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GIS-based estimation of soil erosion rates and identification of critical areas in Anambra sub-basin, Nigeria

Abstract

Estimation of soil loss through water erosion is an essential exercise which can help decision makers and planners determine the severity of soil loss through rill and sheet erosion and also curtail the development of further gullies in an area already ravaged by gully erosion. While Universal Soil Loss Equation (USLE) is the most commonly adopted model because it provides a straight forward approach for qualitative estimation of soil loss, however its rainfall erosivity component is found incompetent in most parts of the world. To overcome this deficiency, the Revised Universal Soil Loss Equation (RUSLE) was implemented using rainfall erosivity (R) values peculiar to tropical environment of the Anambra area of Nigeria. Rainfall erosivity (R-factor), soil erodibility (K-factor), slope factor (LS-factor), and cover management (C-factor) were generated in GIS environment and then integrated based on RUSLE equation to estimate the rate of soil erosion. The study indicated that about 1804.39 km2 (39.49 %) of the study area have slight erosion rate of 0–10 t ha−1 year−1, while the rates of erosion in 746.60 km2 (16.34 %), 1025.38 km2 (22.44 %), 659.55 km2 (14.43 %), 287.08 km2 (6.28 %), and 46.59 km2 (1.02 %) of the study area are 10.6–85.3, 85.4–235.2, 235.3–608, 608.1–2200 and >2200.1 t ha−1 year−1 respectively. The study revealed that high rainfall erosivity combined with moderate to high slope factor and decreasing vegetal cover are the major factors driving soil loss in the area.

Introduction

Erosion is the process of detachment and transportation of soil particles by an erosive force. Such erosive force can be wind, ice or water in form of raindrop impact and surface runoff. The development of erosion occurs as a result of interplay between numbers of geo-environmental and geotechnical factors which are better considered together. A major purpose of the soil-loss equation is to guide the making of methodical decisions in conservation planning as the equation enables the planner to predict the average rate of soil erosion for each of the various alternative combinations of cropping systems, management technique and erosion control practices on any particular site (Renard et al. 1997).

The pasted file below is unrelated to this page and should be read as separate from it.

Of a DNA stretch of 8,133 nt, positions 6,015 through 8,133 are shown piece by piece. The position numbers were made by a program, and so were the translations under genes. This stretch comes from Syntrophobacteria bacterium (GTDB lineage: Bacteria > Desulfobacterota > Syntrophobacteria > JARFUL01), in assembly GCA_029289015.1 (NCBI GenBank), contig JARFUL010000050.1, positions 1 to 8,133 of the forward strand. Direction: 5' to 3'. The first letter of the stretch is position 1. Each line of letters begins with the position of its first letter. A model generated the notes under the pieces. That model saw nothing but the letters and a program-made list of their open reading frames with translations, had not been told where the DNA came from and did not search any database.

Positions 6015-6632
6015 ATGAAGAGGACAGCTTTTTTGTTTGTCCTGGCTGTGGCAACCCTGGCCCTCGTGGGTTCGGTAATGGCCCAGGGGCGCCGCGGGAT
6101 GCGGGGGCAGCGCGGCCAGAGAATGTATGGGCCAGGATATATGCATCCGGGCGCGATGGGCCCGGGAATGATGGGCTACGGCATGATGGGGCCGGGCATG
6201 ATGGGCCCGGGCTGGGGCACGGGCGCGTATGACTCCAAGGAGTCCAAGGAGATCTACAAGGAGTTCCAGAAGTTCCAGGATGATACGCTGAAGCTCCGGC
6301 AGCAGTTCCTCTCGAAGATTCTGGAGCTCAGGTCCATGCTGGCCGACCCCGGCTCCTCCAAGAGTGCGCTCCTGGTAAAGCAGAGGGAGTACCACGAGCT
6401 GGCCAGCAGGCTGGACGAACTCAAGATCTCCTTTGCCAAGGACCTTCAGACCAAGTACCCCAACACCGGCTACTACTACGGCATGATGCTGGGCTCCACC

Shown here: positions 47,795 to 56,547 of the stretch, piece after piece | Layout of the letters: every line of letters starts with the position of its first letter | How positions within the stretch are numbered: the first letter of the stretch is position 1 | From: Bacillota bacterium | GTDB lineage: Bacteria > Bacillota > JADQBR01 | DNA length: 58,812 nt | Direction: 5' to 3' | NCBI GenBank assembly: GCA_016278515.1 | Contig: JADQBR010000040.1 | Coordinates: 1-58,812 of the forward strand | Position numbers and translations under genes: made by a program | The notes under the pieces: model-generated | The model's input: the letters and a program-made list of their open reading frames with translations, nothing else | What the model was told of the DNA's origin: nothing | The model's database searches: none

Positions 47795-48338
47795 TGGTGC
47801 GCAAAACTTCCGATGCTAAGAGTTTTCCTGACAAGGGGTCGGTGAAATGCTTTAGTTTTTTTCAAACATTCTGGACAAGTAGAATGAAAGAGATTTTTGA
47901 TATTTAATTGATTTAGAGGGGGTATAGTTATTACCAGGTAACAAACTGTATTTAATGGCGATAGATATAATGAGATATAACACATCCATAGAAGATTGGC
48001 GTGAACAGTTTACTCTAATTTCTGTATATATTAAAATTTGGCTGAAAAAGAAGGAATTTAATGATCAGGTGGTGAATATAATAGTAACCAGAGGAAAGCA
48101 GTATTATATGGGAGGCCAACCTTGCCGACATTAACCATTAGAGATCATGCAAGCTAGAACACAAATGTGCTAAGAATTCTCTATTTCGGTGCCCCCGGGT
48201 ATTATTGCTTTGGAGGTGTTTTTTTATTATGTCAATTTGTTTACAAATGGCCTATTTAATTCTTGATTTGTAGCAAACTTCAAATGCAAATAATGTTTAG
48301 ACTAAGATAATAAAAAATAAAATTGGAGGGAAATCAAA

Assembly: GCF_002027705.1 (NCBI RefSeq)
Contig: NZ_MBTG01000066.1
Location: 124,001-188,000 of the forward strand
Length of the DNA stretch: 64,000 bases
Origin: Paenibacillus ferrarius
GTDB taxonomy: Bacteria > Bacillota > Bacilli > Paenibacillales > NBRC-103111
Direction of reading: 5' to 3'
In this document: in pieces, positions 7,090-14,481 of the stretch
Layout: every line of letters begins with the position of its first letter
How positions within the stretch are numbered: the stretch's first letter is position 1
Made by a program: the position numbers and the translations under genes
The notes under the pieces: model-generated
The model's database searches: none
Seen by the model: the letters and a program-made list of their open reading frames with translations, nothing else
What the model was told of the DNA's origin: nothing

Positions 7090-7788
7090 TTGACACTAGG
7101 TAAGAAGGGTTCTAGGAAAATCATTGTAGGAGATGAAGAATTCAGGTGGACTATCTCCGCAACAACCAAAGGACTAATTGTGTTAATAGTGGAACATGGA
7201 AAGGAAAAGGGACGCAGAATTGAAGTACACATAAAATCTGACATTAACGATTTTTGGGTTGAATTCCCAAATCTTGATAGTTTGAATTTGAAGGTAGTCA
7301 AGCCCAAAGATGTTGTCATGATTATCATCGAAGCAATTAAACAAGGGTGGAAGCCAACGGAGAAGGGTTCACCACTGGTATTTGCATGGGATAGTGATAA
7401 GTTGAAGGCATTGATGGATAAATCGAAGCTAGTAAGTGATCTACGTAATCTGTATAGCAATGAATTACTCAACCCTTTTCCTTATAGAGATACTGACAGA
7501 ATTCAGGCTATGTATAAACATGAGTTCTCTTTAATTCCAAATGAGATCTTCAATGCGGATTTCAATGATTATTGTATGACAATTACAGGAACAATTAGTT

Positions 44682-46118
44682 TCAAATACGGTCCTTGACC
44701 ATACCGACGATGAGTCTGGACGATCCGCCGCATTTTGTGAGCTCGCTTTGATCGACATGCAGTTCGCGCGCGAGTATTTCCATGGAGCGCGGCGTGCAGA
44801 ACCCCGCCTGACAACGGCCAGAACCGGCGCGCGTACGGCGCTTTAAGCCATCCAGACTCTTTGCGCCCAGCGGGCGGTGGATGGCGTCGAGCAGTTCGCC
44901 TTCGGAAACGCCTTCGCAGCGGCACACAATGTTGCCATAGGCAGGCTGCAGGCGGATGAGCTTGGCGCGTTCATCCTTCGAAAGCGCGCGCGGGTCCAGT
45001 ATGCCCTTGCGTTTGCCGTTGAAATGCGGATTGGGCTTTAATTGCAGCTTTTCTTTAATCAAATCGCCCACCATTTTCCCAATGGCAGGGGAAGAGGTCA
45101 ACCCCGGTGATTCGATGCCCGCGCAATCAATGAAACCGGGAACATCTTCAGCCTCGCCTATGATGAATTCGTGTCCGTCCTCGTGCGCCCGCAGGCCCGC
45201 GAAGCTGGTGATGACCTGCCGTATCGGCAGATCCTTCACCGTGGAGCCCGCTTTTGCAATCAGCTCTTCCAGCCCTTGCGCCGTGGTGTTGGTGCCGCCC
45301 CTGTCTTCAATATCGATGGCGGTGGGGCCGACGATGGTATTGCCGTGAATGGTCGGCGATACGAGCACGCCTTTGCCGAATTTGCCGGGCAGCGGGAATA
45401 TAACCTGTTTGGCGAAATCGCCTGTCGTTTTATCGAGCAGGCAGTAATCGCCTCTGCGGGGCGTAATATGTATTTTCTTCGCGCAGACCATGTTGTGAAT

It is still a challenge to find a model that sufficiently estimates soil loss through all forms of erosion from a particular site. There are a number of parametric model used in estimating soil erosion, these include the Universal Soil Loss Equation (USLE), Modified Universal Soil Loss Equation (MUSLE), Revised Universal Soil Loss Equation (RUSLE), Water Erosion Prediction Project (WEPP), Limberg Soil Erosion Model (LISEM) and Soil Loss Estimation Model for Southern Africa (SLEMSA). The USLE (Wischmeier and Smith 1978) was formerly accepted as the most suitable equation for estimation of soil loss because of its simplicity and robustness (Desmet and Govers 1996), but its application in other parts of the world other than the United States of America proves it to be insufficient due to disparity in soil types and rainfall patterns experienced in these parts of the world.

The Revised Universal Soil Loss Equation (RULSE) has instead replaced the USLE. Although the RUSLE is not capable of estimating soil loss through gully erosion, it offers a way to identify potential areas for gully development which can aid development of plans to prevent gully initiation. The RUSLE has improved the effects of soil roughness and the effects of local weather in the prediction of soil loss and sediment yield (Gaffney and Lake Jr 2005). An alternative regression equation was developed for volcanic tropical soils and a correction was developed for rock fragments in soil profile (Renard et al. 1997). The RUSLE followed the same formula as USLE but has several improvements in estimation of factors and broader application to different conditions including forest, rangelands and disturbed areas (Gitas et al. 2009). Several studies has been carried out in different parts of the world in recent years using RUSLE (Adediji et al. 2010; Gitas et al. 2009; Khosrowpanah et al. 2007; Lu et al. 2004; Nangia et al. 2010; Sajaul et al. 2012). This justifies the suitability of the method in regions of diverse climatic conditions and varying soil properties.

RUSLE is an erosion model designed to predict the long-time average annual soil loss carried by runoff from a specific field slopes and with appropriate selection of its factor values, RUSLE will compute the average soil loss (Renard et al. 1997). The soil loss predicted by RUSLE is that produced by sheet and rill erosion. Sheet erosion is first stage of water erosion; it involves the removal of a layer of soil from the land surface by the action of rainfall and runoff. Rills on the other hand occur more on croplands and are usually associated with farming operations.

This study aims at developing an erosion potential model to estimates the amount of soil loss through sheet and rill erosion, and identify zones of high soil loss which are susceptible to development of gully erosion in a part of Anambra Basin by applying the RUSLE.

Study area and data description